Stack EV Identification methods

EV customer identification methods

1. Self-identification Tools

By enabling quizzes and questionnaires through existing utility portal applications, such as Residential Online Assessments (ROA) or EV education portals, utilities can start to build EV customer lists. A western utility that utilizes Uplight’s ROA  had over 7,000 customers self-identify as EV or PHEV drivers without any additional marketing or promotion of the assessment. This customer list can be used to target customers as the utility develops EV programs such as EV rates and managed charging. 

2. EV Propensity

Even if a utility does not have AMI data or questionnaires, there are additional mechanisms for identifying EV drivers and serving them personalized offerings. Uplight has built a proprietary EV propensity model that leverages third-party data to segment customers based on demographic and socioeconomic factors. Our model is able to identify customers that may already be an EV owner or are a likely candidate to purchase an EV.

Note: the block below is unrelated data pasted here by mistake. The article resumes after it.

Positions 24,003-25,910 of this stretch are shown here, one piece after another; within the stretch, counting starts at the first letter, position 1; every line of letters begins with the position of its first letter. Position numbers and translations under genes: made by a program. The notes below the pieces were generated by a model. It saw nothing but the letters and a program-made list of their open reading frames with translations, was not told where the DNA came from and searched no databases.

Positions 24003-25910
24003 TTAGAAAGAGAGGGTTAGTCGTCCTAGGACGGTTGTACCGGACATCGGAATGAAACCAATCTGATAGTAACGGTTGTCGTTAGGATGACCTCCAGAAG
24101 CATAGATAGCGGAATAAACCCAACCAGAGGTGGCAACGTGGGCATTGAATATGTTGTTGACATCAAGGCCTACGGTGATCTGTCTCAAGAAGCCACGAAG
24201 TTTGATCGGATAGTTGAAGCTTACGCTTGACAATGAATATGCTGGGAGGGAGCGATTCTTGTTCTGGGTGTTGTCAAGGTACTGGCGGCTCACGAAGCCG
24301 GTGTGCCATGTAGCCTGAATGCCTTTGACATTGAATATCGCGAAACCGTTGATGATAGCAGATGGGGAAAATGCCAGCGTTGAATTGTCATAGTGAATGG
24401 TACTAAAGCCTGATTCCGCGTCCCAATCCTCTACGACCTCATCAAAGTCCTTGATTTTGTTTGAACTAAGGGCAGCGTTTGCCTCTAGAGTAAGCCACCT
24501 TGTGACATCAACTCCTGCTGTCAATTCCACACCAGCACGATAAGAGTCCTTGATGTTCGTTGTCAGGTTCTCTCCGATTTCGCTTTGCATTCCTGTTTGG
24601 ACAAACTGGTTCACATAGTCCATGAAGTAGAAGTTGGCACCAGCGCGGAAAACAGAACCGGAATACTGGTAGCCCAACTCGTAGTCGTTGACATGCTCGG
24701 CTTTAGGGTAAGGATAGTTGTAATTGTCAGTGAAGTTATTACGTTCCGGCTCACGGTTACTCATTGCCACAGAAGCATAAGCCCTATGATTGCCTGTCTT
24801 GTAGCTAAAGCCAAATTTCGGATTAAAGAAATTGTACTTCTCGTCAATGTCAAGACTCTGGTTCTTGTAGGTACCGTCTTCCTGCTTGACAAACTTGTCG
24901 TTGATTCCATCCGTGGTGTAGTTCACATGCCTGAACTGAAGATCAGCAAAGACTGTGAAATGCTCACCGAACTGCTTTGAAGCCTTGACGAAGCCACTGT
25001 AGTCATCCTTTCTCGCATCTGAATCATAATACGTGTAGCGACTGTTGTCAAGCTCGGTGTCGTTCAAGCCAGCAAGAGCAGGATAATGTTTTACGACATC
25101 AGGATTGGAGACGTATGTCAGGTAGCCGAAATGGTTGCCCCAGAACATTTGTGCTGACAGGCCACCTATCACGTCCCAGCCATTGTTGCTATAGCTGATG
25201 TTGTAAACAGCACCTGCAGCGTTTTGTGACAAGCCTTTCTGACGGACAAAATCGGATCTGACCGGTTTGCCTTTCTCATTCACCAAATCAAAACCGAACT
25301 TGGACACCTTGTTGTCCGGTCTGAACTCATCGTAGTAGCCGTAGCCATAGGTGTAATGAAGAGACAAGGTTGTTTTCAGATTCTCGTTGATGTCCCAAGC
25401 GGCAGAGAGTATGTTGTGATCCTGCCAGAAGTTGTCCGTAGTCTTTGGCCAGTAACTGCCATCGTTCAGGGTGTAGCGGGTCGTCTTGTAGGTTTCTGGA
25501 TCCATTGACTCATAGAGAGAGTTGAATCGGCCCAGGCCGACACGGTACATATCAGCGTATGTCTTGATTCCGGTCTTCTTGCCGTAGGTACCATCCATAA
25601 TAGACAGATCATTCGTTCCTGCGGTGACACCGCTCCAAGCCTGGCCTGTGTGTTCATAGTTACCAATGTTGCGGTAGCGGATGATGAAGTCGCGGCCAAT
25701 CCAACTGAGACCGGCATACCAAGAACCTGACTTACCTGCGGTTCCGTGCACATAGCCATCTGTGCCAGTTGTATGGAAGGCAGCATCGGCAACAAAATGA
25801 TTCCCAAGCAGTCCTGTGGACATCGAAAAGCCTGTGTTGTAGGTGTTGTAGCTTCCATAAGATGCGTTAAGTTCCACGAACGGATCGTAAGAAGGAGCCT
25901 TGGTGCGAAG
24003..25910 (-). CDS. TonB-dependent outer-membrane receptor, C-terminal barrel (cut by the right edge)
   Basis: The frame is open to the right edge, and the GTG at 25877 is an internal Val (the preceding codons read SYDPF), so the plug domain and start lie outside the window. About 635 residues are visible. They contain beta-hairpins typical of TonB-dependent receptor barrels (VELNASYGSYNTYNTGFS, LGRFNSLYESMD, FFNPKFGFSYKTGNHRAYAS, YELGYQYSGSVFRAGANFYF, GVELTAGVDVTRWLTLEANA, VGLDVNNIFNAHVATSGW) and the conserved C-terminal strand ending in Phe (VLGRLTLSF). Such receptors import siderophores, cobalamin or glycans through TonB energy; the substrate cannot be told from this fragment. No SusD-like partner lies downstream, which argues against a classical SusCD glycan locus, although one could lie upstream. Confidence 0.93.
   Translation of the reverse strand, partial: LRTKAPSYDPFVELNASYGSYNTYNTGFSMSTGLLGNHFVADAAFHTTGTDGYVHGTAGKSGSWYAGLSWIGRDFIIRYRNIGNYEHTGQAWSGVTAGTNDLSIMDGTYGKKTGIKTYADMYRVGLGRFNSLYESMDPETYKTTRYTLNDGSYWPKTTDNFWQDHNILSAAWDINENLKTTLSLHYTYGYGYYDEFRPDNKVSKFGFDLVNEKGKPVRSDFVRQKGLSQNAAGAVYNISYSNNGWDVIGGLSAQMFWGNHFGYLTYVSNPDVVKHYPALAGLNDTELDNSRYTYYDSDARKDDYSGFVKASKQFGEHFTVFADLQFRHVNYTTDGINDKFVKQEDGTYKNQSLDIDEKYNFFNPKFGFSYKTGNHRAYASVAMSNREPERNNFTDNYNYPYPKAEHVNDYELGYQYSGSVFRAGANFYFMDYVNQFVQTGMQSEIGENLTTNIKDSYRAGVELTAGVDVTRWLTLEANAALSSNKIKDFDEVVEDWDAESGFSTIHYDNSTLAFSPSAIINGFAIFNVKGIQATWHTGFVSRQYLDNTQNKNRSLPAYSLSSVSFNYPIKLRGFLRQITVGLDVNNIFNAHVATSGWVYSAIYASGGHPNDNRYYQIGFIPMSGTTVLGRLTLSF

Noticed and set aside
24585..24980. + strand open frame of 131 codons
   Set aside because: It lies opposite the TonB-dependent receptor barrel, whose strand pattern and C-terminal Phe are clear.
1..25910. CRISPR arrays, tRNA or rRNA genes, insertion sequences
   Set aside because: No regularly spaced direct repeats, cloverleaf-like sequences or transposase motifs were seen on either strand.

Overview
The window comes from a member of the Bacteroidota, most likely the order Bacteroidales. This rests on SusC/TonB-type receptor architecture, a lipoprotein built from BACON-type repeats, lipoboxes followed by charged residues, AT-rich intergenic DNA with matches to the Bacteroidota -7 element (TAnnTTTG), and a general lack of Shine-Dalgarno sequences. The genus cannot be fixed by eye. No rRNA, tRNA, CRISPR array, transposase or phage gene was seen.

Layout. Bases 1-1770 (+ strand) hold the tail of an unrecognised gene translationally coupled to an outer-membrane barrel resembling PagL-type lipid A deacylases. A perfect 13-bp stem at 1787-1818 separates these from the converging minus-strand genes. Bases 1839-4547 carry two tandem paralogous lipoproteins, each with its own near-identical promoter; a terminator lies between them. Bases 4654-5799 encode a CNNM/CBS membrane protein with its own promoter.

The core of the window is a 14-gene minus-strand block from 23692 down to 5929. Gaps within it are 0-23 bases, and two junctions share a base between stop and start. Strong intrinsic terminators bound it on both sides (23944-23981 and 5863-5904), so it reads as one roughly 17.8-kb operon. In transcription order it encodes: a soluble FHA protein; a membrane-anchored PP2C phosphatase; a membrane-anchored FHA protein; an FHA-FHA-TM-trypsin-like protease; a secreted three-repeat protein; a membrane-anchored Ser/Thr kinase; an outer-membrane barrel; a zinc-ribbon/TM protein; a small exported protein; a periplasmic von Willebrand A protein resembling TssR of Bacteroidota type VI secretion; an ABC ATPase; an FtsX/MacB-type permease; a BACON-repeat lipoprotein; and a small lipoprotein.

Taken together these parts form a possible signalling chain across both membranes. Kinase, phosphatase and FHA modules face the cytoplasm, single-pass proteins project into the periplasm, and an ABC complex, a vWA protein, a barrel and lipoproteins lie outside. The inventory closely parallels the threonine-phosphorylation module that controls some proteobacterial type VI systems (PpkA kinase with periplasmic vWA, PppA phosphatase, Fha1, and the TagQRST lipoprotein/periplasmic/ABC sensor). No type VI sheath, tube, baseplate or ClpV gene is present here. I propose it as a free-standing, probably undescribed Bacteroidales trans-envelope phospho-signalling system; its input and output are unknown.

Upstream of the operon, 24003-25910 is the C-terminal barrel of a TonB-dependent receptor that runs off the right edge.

We use this deeper understanding of customers and our ability to segment them based on EV journey indicators to create more targeted and effective EV program marketing. Currently Uplight’s EV Propensity model leverages 15 data points from third-party services, with 10+ data points on the roadmap to enhance accuracy. Using the EV Propensity model and more personalized marketing content, AES Indiana saw a 15% higher open rate and 2% higher click-through-rate on their EV program promotions. 

3. 360 View of Customer Program Participation 

Using various vendors creates challenges for EV Program managers and their marketing counterparts to have a holistic view of all programs a customer has already participated in, or understand what they may be a good candidate for. Having a one-stop-shop to view all of a customer’s program participation enables more effective conversions – from rebate to managed charging or behavioral nudges, because offers can be more personalized based on historical and current program engagement.